HCC with TT in the RA (RATT) should be treated as an oncologic emergency because of the risk of sudden cardiac death and pulmonary embolism. However, there is no consensus on the therapeutic options for HCC with IVC or RA thrombi [6-8]. The practice guidelines of the American Association for the Study of Liver Diseases  and the Barcelona Clinic Liver Cancer guidelines  recommend sorafenib for advanced HCC, including HCC exhibiting major vascular invasion . However, the prognosis remains unsatisfactory because the survival time is only 8.1 months if major vascular invasion is present . Therefore, the only potentially curative option for HCC with TT in the IVC or RA is liver resection with thrombectomy.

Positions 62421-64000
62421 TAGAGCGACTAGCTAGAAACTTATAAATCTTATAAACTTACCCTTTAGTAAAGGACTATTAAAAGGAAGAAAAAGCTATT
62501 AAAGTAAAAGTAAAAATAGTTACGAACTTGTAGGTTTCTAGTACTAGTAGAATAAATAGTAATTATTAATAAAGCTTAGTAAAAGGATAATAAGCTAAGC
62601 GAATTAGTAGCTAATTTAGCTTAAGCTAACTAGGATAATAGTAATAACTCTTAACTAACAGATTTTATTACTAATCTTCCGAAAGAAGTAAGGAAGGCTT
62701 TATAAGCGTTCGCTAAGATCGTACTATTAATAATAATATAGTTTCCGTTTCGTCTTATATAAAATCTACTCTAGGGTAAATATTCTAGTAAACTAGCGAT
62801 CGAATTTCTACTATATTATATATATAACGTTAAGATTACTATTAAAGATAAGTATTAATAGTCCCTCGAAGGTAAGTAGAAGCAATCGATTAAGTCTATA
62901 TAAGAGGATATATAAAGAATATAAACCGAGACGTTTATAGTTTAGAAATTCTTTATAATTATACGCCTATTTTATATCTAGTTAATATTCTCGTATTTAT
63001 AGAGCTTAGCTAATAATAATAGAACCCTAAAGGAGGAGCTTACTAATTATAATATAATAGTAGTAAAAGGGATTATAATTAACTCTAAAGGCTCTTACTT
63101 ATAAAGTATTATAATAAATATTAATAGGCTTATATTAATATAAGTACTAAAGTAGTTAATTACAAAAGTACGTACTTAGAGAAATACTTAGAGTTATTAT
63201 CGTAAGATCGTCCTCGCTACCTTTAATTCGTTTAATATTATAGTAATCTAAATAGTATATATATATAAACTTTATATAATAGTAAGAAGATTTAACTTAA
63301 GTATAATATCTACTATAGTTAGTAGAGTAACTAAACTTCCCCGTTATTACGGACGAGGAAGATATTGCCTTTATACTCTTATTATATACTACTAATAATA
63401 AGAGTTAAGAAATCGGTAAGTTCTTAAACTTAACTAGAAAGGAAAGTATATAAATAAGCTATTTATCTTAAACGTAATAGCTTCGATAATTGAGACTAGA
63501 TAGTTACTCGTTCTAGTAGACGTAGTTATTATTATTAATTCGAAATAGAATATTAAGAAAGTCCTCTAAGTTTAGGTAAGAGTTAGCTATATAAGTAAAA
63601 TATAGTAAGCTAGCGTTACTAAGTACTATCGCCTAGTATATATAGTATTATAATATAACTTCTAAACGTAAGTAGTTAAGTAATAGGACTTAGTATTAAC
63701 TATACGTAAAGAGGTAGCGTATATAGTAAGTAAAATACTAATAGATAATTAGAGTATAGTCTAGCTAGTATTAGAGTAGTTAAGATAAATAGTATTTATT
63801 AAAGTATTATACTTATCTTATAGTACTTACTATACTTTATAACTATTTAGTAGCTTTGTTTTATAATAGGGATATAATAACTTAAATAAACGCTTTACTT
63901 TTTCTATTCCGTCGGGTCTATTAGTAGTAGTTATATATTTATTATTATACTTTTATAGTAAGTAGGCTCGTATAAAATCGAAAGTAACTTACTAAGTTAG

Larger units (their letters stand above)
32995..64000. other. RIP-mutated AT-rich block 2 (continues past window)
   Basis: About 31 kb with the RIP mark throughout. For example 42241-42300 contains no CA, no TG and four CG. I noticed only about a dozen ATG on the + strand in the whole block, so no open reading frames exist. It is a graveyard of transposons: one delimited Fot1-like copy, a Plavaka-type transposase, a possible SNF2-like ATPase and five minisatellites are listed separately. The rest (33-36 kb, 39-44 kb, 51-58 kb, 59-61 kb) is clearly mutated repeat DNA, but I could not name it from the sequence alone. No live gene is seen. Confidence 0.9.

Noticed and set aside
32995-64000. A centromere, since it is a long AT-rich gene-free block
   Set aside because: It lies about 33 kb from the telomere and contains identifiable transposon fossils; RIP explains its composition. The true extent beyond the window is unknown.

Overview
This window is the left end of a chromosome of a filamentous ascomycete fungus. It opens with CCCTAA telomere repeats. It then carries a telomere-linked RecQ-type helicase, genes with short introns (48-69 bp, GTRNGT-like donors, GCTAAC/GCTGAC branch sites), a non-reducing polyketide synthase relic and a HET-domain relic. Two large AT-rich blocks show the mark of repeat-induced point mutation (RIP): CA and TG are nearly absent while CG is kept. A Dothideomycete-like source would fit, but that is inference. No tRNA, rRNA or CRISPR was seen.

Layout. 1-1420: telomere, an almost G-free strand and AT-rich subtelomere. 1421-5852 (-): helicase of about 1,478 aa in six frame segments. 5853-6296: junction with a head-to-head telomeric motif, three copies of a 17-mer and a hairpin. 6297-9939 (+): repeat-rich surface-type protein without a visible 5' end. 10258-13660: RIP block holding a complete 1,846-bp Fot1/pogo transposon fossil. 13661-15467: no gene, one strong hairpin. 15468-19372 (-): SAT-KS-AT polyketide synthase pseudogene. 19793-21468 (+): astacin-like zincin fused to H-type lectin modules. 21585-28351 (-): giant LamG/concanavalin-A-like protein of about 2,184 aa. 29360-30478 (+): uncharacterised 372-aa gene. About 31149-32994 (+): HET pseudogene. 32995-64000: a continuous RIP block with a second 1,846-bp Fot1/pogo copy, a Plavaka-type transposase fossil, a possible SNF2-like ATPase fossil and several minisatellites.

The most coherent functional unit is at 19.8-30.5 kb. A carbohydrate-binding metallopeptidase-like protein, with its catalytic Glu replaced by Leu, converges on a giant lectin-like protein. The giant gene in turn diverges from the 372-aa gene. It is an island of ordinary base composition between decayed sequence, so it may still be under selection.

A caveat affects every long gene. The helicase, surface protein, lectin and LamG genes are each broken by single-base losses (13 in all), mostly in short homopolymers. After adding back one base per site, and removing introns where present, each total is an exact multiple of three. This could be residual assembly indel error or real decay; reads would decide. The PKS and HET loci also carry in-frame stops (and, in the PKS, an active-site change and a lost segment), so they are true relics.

Li et al.  classified TT based on the anatomic location relative to the heart. Type I inferior hepatic TT involves the IVC below the diaphragm, type II involves the IVC above the diaphragm but outside the RA, and type III is TT above the diaphragm that reaches the RA. TT in the IVC or RA poses an increased risk of sudden cardiac arrest, liver failure, and pulmonary embolism. This TT classification is useful for selecting the operative procedure, especially for patients requiring CPB . Considering the well-known potential intraoperative adverse effects of CPB, such as coagulation abnormalities with heparin, and postoperative complications, such as immunosuppression and cerebral infarction, its use should be considered carefully . Several reports have described metastasis from a primary tumor after heart surgery using CPB. Hasegawa et al.  describe two mechanisms through which CPB might contribute to dissemination of tumor cells. First, tumor cells that contaminate the reservoir blood may spread through the arterial cannula. Second, disruption of homeostasis by CPB might liberate tumor cells that were spread preoperatively but whose migration or growth were suppressed by the immune system. As CPB is a complex technique with major systemic effects, surgical treatment with simple THVE should be performed if possible . We previously reported that THVE was useful for hepatectomy in patients with tumor invasion into the hepatic vein and IVC or TT in the IVC . Veno-venous bypass maintains cardiac venous return in cases where the tumor is localized to the IVC and suprahepatic IVC clamping is sufficient for safe removal of the tumor. In addition, Sakamoto et al.  mentioned that the RATT may be pulled downward into the IVC by mobilizing the liver caudally if the thrombus has only just entered the RA. By contrast, Ariizumi et al.  strongly advocated that cavo-atrial thrombectomy prior to hepatectomy for HCC with RATT should be performed under CPB, because they experienced a pulmonary embolism due to RATT in a man with HCC who underwent hepatectomy prior to thrombectomy without CPB. CPB was crucial in providing the ability to incise the atrial and IVC walls to easily visualize and precisely extirpate the intravascular and intra-atrial parts of the tumor. However, in this case, the tumor was adherent to the wall of the IVC and atrium. Therefore, “pulling” the intra-atrial tumor en-bloc with the resected liver lobe without a sufficient viewpoint might have resulted in inappropriate resection and possible tearing and embolism of the tumor. In addition, to prevent potential intraoperative dissemination by intraoperative handling, Shirabe et al.  cited the benefit of thrombectomy before hepatic transection. Therefore, we decided to perform CPB for this patient to remove the RATT prior to the liver resection to prevent both pulmonary embolism and dissemination of malignant cells. THVE without CPB might scatter tumor cells during extirpation of the tumor or lead to incomplete removal of the TT if invasion to the wall is present . Further, Wakayama et al.  experienced two cases of intra-IVC recurrence due to incomplete resection of TT on the IVC wall, so the IVC wall should be resected if invasion to the wall is suspected. Moreover, cardiocirculatory arrest seems to be superior to THVE in obtaining a better and exhaustive cleaning from the TT . There are several surgical reports of HCC with RATT simultaneously resected under CPB. Our search of the English and Japanese literature revealed 28 cases of resection of HCC with RATT, in addition to the present case (Table 1) [3, 6, 17, 19-37]. We have found that the mean age is 59.62 ± 10.49 years, which is younger than that of ordinary HCC patients, and only five patients are in seventies. There have been only two previous reports of cases in which thrombectomy under CPB was performed prior to hepatectomy. Liver recurrence and lung metastasis occurred in the 10 patients and in the 9 patients, respectively. Eleven patients including the present case are already deceased due to recurrence of HCC. Prior to our case, the longest one was 56-month survival reported by Yogita et al.